and DIALCOM systems (i.e. Compmail, NSFMAIL, and USDA-MAIL).

An important note:  The only requirement for using this mail
gateway is that the work conducted must be DARPA sponsored
research and other approved government business.  Basically, this
means that unless you've got some government-related business,
you're not supposed to be using this gateway.  Regardless, it
would be very difficult for them to screen everything that goes
through their gateway.  Before I understood the requirements of
this gateway, I was sending to a user of MCI-Mail and was not
contacted about any problems with that communication.
Unfortunately, I mistyped the MCI-Mail address on one of the
letters and that letter ended up getting read by system
administrators who then informed me that I was not to be using
that system, as well as the fact that they would like to bill me
for using it.  That was an interesting thought on their part
anyway, but do note that using this service does incur charges.

The CMR mailbox address in each system corresponds to the label:

          Telemail:  [Intermail/USCISI]TELEMAIL/USA
          MCI-Mail:  Intermail      or      107-8239
          CompMail:  Intermail      or      CMP0817
          NSF-Mail:  Intermail      or      NSF153
         USDA-Mail:  Intermail      or      AGS9999

Addressing examples for each e-mail system are as follows:

MCIMAIL:
   123-4567             seven digit address
   Everett T. Bowens    person's name (must be unique!)

COMPMAIL:
   CMP0123              three letters followed by three or four digits
   S.Cooper             initial, then "." and then last name
   134:CMP0123          domain, then ":" and then combination system and
                        account number

NSFMAIL:
   NSF0123              three letters followed by three or four digits
   A.Phillips           initial, then "." and then last name
   157:NSF0123          domain, then ":" and then combination system and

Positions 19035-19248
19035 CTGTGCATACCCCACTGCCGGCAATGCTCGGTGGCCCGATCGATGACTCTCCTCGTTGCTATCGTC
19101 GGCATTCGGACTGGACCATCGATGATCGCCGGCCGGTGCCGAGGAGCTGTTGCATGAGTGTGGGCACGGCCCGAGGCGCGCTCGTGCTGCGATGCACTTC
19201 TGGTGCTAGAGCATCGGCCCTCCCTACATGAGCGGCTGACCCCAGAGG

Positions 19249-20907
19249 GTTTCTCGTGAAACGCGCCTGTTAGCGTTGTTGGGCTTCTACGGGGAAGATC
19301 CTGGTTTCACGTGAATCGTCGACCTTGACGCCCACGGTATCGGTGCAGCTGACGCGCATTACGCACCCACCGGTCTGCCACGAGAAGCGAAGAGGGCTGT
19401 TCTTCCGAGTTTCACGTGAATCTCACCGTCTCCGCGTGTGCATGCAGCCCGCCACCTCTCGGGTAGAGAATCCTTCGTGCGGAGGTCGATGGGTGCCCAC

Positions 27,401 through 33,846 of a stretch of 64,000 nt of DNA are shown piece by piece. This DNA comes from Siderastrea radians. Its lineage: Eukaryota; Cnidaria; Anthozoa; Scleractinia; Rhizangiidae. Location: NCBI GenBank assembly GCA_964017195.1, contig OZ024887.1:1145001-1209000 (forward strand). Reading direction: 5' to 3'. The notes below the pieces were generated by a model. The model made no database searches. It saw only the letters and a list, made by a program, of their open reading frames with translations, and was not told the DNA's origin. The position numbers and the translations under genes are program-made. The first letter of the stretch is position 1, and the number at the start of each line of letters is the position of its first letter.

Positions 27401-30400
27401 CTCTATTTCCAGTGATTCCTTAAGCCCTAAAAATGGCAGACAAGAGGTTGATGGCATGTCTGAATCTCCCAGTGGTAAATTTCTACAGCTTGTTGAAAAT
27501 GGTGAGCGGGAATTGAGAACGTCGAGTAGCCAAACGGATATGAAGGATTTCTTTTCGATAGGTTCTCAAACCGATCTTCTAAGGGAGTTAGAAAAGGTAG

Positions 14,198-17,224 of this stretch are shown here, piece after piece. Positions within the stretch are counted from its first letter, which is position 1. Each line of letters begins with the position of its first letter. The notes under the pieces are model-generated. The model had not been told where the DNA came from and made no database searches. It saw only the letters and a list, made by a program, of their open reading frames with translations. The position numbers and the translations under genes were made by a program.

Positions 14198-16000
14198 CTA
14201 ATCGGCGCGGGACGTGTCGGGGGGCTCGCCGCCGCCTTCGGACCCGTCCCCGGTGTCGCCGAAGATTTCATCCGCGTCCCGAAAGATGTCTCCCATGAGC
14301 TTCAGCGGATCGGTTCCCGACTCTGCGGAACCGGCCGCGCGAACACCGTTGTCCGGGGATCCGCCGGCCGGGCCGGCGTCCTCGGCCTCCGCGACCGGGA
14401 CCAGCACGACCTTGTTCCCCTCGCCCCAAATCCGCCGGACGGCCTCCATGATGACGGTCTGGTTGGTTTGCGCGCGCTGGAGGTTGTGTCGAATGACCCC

account number

USDAMAIL:
   AGS0123              three letters followed by three or four digits
   P.Shifter            initial, then "." and then last name
   157:AGS0123          domain, then ":" and then combination system and
                         account number

TELEMAIL:
   BARNOC               user (directly on Telemail)
   BARNOC/LODH          user/organization (directly on Telemail)
   [BARNOC/LODH]TELEMAIL/USA
                         [user/organization]system branch/country

The following are other Telenet system branches/countries that
can be mailed to:

TELEMAIL/USA     NASAMAIL/USA     MAIL/USA            TELEMEMO/AUSTRALIA
TELECOM/CANADA   TOMMAIL/CHILE    TMAILUK/GB          ITALMAIL/ITALY
ATI/JAPAN        PIPMAIL/ROC      DGC/USA             FAAMAIL/USA
GSFC/USA         GTEMAIL/USA      TM11/USA            TNET.TELEMAIL/USA
USDA/USA

     Note:  OMNET's ScienceNet is on the Telenet system MAIL/USA and to mail to
it, the format would be [A.MAILBOX/OMNET]MAIL/USA.  The following are available
subdivisions of OMNET:

         AIR     Atmospheric Sciences
         EARTH   Solid Earth Sciences
         LIFE    Life Sciences
         OCEAN   Ocean Sciences
         POLAR   Interdisciplinary Polar Studies
         SPACE   Space Science and Remote Sensing

The following is a list of DIALCOM systems available in the
listed countries with their domain and system numbers:

Service Name            Country             Domain Number    System Number
~~~~~~~~~~~~            ~~~~~~~             ~~~~~~~~~~~~~    ~~~~~~~~~~~~~
Keylink-Dialcom         Australia           60               07, 08, 09
Dialcom                 Canada              20               20, 21, 22, 23, 24
DPT Databoks            Denmark             124              71
Telebox                 Finland             127              62
Telebox                 West Germany        30               15, 16
Dialcom                 Hong Kong           80               88, 89
Eirmail                 Ireland             100              74
Goldnet                 Israel              50               05, 06
Mastermail              Italy               130              65, 67
Mastermail              Italy               1                66, 68
Dialcom                 Japan               70               13, 14
Dialcom                 Korea               1                52
Telecom Gold            Malta               100              75
Dialcom                 Mexico              1                52
Memocom                 Netherlands         124              27, 28, 29
Memocom                 Netherlands         1                55
Starnet                 New Zealand         64               01, 02
Dialcom                 Puerto Rico         58               25
Telebox                 Singapore           88               10, 11, 12